How innocently have we been sinning against this pious petition, in thus recalling to light the verses which the author fondly hoped (after his conversion,) would meet with that neglect from the public, which by others is so industriously deprecated! Hitherto, in the weariness and fatigue necessarily attendant upon the nature of our task, in our frequent disappointments in exploring the spots where we had expected concealed treasure, and in our laborious sifting and separating of the good from the bad, the obsolete from the fresh and enduring, the dead branch from the vivacious sprout, our consolation has always been, that we were performing a kindly and grateful office to the neglected author, could he but look down upon us and behold the sacrifice we were celebrating to his memory. This gratification is here denied us: we have in this instance disobeyed the solemn injunctions of a dead poet; our labour is unhallowed; and we lay down the pen with the mortifying belief of having earned nothing from the manes of Henry Vaughan, save a parting malediction.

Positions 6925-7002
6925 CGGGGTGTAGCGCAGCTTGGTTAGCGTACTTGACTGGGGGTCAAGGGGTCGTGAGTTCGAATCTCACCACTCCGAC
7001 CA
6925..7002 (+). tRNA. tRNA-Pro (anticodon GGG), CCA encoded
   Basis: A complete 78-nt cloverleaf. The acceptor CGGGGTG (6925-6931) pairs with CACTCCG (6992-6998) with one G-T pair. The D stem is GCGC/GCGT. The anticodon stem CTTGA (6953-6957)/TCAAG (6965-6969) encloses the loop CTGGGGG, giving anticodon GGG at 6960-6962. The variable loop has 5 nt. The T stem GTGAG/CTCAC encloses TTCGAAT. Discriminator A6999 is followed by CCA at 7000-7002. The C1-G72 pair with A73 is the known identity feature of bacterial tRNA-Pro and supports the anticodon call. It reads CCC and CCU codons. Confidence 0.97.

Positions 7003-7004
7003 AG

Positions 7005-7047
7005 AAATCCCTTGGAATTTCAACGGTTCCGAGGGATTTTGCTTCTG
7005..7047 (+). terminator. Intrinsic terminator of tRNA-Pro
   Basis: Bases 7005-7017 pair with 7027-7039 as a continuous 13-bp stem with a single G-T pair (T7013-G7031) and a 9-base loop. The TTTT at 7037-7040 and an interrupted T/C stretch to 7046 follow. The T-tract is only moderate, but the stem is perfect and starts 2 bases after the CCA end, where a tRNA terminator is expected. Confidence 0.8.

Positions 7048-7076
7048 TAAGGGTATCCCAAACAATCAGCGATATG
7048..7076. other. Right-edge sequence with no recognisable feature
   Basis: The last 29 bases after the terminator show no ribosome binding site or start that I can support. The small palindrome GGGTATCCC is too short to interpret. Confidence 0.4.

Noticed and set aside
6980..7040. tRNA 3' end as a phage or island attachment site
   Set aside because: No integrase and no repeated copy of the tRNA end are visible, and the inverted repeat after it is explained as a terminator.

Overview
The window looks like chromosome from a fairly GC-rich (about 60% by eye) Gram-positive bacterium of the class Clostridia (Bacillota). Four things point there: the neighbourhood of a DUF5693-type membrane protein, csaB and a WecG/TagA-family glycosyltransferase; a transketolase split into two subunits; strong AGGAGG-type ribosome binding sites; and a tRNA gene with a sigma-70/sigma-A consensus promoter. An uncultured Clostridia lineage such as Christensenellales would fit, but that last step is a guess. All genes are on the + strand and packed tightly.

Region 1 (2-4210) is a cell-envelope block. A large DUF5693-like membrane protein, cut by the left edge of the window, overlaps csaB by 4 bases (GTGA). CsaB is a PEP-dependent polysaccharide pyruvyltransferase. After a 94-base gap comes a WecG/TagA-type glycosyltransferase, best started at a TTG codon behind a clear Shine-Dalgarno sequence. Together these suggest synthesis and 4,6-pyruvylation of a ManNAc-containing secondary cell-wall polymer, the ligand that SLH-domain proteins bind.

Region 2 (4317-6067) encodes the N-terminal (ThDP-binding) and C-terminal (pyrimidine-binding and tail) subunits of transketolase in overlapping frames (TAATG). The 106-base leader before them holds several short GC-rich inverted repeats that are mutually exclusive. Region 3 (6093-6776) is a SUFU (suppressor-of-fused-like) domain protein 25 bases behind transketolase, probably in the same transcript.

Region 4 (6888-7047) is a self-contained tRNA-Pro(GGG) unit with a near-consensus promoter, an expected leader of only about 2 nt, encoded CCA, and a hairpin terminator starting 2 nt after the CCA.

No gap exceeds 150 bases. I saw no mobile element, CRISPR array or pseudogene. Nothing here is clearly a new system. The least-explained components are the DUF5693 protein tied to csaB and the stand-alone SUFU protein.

Art. IX. Memoirs of the Honourable Col. Andrew Newport, a Shropshire Gentleman, who served as a Cavalier in the army of Gustavus Adolphus in Germany, and in that of Charles the First in England; containing Anecdotes and Characters of the principal Persons of that time: the whole forming a complete Military History of Germany and England towards the middle of the seventeenth century. A new edition, with additions, fyc. London, 1792.